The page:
Are there any classes at Skidmore that you are required to take?

What a fantastic question. I will itemize these requirements for you and then tell you what courses I took to fulfill them:

1) Scribner Seminar. This is easy to fulfill because everyone has to take one in their first semester at Skid. One of the first things you do once you get into Skidmore is pick your top ten Scribner Sem choices (they’ll hook you up with one of your top three, for sure.) My Scribner Seminar was called Word & Image, with French/International Relations professor Marc-André Wiesmann. We read the Aeneid and lots of French short stories about crazy painters. We went really in-depth on the definitions of words like "impression" and "mimesis." It was a little bit of everything, with lots of word/image interaction. I loved it. We’re having a reunion soon.

2) Quantitative Reasoning 1 and 2. QR1 can be passed by either getting a 630 on the SAT (or a 570 on the math SAT II, or a 28 on the math section of the ACT), or by taking the QR1 test at the beginning of freshman year. (You have to do it by the end of junior year, I believe). Then QR2 has to happen in a course that involves math, like physics or accounting or, y’know, calculus. I fulfilled my QR2 with Macroeconomics. Lots of cost-benefit analysis graphs. Let me be the first to say that the math requirement is not as intimidating as it sounds; I am the true opposite of a math person and I survived.

3) Expository Writing. I took EN 110, Intro to Literary Studies, because that was recommended to me based on my SAT scores. You can also take EN 103 or EN 105 depending on your level. Essay-writing — essential!

4) Arts. Generally, this means dance, music, theater, creative writing, or studio art. I did creative writing. I’m on my fourth writing workshop now. But I’m also taking dance this semester, which is GREAT. I’m a huge fan of the art requirement because it requires either a deeper focus on doing something you already love or having to try something uncomfortable and new. Both are great for one’s academic (and personal) growth.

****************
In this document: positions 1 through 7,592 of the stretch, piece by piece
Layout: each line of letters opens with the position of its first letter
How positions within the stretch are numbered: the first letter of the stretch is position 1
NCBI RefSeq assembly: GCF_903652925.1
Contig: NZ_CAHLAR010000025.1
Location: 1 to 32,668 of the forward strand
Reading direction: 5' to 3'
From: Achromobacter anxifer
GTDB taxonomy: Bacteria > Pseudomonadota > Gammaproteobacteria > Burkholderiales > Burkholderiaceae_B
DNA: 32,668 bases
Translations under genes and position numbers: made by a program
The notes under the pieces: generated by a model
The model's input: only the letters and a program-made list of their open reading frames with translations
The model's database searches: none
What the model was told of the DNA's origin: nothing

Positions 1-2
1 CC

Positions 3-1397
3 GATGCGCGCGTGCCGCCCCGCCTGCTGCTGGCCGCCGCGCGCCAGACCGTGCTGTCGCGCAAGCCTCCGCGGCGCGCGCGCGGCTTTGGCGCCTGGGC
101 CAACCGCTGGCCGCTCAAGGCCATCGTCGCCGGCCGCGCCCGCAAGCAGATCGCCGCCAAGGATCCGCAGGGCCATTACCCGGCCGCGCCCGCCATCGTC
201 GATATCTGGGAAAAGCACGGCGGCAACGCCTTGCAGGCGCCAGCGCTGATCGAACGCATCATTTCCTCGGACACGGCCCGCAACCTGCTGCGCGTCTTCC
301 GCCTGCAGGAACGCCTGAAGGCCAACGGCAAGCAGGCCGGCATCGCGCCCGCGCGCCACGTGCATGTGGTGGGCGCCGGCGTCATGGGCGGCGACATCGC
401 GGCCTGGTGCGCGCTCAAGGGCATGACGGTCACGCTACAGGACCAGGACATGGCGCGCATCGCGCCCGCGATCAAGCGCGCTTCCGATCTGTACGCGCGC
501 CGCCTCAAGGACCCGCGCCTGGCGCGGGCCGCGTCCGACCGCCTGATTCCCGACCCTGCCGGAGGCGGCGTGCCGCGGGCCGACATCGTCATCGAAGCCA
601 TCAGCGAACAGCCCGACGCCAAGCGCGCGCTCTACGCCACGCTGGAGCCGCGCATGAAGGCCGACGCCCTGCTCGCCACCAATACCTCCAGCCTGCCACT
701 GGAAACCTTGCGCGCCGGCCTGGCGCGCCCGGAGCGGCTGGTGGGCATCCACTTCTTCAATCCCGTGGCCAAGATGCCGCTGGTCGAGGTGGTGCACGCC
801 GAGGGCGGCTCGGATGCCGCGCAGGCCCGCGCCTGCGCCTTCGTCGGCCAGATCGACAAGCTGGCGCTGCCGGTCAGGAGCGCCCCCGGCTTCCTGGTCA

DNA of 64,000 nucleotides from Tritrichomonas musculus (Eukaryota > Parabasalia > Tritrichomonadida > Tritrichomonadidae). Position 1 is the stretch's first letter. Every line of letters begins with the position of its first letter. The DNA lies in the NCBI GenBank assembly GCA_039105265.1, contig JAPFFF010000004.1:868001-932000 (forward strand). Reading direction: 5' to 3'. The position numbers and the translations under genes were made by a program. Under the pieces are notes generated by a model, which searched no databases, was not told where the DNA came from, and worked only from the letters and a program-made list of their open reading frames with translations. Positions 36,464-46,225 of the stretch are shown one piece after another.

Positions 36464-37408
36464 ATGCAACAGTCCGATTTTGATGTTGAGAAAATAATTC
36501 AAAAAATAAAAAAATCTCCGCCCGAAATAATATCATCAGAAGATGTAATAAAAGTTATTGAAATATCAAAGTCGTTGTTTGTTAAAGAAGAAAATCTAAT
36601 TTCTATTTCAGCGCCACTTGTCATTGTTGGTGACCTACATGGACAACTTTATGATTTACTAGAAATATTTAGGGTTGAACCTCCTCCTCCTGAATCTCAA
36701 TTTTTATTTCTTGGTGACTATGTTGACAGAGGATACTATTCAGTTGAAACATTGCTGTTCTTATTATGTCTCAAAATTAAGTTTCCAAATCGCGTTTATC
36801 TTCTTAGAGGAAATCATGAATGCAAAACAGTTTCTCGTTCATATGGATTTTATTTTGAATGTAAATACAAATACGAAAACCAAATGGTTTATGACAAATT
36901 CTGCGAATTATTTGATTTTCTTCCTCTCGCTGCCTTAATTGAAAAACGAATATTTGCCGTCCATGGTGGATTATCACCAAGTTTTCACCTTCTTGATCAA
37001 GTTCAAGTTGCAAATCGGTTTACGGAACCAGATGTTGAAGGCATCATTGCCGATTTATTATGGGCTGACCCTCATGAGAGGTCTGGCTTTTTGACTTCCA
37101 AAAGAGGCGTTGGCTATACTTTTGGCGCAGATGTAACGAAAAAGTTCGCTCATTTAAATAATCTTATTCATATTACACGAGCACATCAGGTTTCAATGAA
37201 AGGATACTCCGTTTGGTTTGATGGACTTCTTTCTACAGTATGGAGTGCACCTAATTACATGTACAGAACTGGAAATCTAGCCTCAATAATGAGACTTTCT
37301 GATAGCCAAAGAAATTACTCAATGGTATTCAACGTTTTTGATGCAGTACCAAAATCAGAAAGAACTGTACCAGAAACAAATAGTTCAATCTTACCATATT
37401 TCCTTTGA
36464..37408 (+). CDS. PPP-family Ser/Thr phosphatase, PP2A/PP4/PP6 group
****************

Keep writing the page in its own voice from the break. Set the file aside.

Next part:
5) Humanities. The most vague of requirements. Lots of classes fulfill the humanities requirement. I assume I got mine from an English class.

6) Natural Sciences. Aahh! I took Neuroscience. You can take biology, chemistry, physics, oceanography, anything they teach in Dana Science Center. I really loved Neuro and recommend it for anyone who likes interdisciplinary things. (Neuro combines biology, chemistry, psychology, and more. It’s a scientific smörgåsbord.) Our lab was great; we got to strap electrodes to our heads to measure our brain waves, and once day we dissected a sheep’s brain. It smelled SO BAD.

7) Social Sciences. This is American studies, sociology, anthropology, government, history, et cetera. Lucky for me, Economics was both a QR2 and a social sciences course. Lots of courses actually serves as double requirements, which is really useful. My post-Civil War American history class was probably a social science too.

8) Foreign Language. Yup, Skidmore wants us to attempt to be bilingual. My French classes counted, obviously, but I also took Arabic my sophomore year through Skidmore’s self-instructional language program. They offer Korean, Russian, Hebrew, Hindi and Portuguese too. Also, you can take Latin and Greek through the Classics department.

9) Non-Western/Cultural Diversity. Very necessary in an academic program, if you ask me. This can be fulfilled in almost every department: classical Indian dance, non-Western religions, African-American literature, Latin American history, Caribbean politics. I’ve taken a few classes that have fulfilled it, African-American novels and modern Japanese lit in translation among them.

If it seems like a lot, it’s not. I didn’t stress too much about fulfilling my requirements, and even the ones that were not up my alley, like QR2 and science, actually pushed me to explore new departments and step out of my comfort zone. Thanks again for your question!

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